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About Yoga


The text on this page is adapted from Yoga: A Yoga Journal Book, by Linda Sparrowe.

B.K.S. Iyengar died on August 20, 2014, at the age of 95. A master of therapeutic yoga, his intuitive, almost uncanny ability to heal through asana and pranayama practice is legendary. Along with his daughter, Geeta, and son, Prashant, B .K. S. Iyengar trained thousands of teachers at their institute in Pune, India.

Best known for its precision and close attention to proper body alignment, the Iyengar approach takes the body through the full spectrum of movement. Hundreds of poses including forward-bends, back-bends, twists, arm balances and inversions are taught. Use of props assist students in achieving the poses comfortably and safely. Benefits of Iyengar-style yoga practice include increased energy, strength, and flexibility, reduced tension, and a general feeling of health and well being.


The word yoga comes from the Sanskrit root yuk, which means to join, unite, yoke, or hitch up. Yoga throughout the millennia has worked to "join" the mind, body and soul to help the yogi achieve union with his or her own divine nature. In the 3rd century B.C.E., the Bhagavad-Gita, India's most revered yoga text, yoga meant the action or discipline it took a practitioner to achieve the goal of liberation. Today, yoga is a system of specific asana (poses), pranayama (breathing exercise), and behaviors designed to purify, heal and awaken the practitioner. Yoga, above all else, means the process of transformation opening to the true Self. Several paths can lead to that transformation.

What is the eight-limbed path of yoga?

The second chapter of Patanjali's Yoga Sutra offers a systematic approach to liberation and freedom from suffering which combines practices to strengthen the body with austere meditation practices to quiet and control the mind. He says that daily living bombards humans with constant chatter or mental fluctuations called cittavrtti. Listening to this chatter gives rise to ignorance, a feeling of separateness, attachment to objects and outcomes, and profound sorrow. The only way to control this cittavrtti is through a rigorous yoga practice. For Patanjali, a rigorous yoga practice meant more than going to class everyday, or sitting in meditation every morning. His ashtanga yoga or eight-limbed path, begins by giving prescriptions for living in the world and then turns increasingly toward ever deeper meditation practices.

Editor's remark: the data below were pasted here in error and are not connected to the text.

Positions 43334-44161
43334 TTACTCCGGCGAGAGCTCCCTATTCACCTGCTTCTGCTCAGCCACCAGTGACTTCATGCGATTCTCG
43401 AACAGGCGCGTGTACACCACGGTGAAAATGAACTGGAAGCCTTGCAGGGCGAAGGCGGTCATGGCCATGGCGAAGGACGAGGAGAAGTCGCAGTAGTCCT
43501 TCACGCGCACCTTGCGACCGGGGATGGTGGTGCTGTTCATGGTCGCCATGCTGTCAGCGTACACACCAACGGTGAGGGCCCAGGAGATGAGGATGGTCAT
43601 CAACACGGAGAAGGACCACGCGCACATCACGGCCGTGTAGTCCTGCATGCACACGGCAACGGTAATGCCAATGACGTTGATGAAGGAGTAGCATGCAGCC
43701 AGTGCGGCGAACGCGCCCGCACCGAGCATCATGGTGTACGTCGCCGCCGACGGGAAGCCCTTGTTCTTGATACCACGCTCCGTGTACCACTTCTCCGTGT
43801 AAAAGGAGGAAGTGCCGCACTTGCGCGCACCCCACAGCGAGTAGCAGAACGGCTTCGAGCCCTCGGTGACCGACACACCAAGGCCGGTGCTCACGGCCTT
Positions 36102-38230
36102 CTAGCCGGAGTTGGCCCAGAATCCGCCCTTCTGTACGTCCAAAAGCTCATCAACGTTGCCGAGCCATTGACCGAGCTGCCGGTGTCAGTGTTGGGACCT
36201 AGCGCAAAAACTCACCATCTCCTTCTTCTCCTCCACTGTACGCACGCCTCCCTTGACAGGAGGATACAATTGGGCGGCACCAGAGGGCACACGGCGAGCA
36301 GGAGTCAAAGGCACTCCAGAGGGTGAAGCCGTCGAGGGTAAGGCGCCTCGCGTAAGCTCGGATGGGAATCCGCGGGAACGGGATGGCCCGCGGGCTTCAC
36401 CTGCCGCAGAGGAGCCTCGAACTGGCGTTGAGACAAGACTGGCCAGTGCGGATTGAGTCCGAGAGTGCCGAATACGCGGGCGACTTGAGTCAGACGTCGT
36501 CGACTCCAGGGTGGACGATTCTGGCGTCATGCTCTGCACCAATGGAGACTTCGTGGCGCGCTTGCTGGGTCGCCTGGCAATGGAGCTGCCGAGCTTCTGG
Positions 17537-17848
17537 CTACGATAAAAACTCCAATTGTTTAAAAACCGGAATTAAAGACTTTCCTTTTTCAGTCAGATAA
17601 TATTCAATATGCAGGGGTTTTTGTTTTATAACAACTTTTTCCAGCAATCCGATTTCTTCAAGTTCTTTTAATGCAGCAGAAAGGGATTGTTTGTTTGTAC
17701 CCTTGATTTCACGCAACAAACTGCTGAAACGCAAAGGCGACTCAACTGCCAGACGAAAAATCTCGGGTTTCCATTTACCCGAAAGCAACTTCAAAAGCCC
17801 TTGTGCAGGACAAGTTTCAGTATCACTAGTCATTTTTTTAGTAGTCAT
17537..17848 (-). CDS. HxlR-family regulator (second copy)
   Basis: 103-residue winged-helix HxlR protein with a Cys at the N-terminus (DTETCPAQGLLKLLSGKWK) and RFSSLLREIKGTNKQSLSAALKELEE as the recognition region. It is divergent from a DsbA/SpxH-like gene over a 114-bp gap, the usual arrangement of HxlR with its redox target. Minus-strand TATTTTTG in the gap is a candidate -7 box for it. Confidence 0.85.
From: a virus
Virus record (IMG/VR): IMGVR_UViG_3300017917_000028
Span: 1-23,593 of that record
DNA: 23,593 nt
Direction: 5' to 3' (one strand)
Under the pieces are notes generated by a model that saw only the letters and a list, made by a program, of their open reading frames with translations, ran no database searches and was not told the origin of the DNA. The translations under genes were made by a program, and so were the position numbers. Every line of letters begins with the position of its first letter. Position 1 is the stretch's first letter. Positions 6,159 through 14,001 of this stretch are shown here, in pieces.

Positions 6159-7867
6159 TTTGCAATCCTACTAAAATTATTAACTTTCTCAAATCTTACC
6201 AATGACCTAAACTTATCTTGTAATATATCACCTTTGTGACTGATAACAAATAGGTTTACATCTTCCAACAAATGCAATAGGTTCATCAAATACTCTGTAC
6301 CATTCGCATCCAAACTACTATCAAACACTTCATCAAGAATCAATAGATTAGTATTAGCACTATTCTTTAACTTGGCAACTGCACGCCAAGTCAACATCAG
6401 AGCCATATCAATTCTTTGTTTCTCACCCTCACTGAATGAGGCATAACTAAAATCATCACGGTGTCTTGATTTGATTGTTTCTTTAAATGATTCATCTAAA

His path includes:

  1. Yamas: Five "restraints" serve as the basis for all ethical behavior. They teach a single truth — do no harm — and include nonviolence, truthfulness, non-stealing, abstinence, and non-greed.
  2. Niyamas: Five "disciplines" concentrate on the positive actions and attitudes of cleanliness, contentment, austerity, self-study, and devotion to God, which promote freedom from suffering and a deeper connection with the outside world.
  3. Asanas: Yoga Poses
  4. Pranayama: Control of the breath
  5. Pratyahara: Withdrawal of the Senses
  6. Dharana: Concentration on a single object (Ekagraha) to control the mind.
  7. Dhyana: Meditation leads to consciousness that we are all connected
  8. Samadhi: Liberation brings together the knower, the act of knowing, and that which is known. Samadhi is the state of total absorption, of exquisite balance; the state in which a yogi becomes one with the single point of meditation.

B.K.S. Iyengar, Light on Yoga
B.K.S. Iyengar, Yoga, the Path to Holistic Health
Linda Sparrow, Yoga: A Yoga Journal Book, David Martinez Photographer